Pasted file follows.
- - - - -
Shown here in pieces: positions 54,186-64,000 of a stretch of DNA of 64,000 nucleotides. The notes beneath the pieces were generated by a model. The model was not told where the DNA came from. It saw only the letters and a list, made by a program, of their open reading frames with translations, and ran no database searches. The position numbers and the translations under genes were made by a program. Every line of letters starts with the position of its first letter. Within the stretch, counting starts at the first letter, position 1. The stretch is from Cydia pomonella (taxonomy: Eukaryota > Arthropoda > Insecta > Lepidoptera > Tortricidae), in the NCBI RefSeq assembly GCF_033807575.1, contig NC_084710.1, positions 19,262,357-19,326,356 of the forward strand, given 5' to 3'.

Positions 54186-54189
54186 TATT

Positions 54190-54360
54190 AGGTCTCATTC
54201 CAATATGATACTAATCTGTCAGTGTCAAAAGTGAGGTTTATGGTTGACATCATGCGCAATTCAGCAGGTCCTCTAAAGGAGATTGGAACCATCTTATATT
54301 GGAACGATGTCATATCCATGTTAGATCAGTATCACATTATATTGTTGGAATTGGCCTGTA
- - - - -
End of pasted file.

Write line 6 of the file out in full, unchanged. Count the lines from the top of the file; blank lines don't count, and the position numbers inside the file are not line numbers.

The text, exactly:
54201 CAATATGATACTAATCTGTCAGTGTCAAAAGTGAGGTTTATGGTTGACATCATGCGCAATTCAGCAGGTCCTCTAAAGGAGATTGGAACCATCTTATATT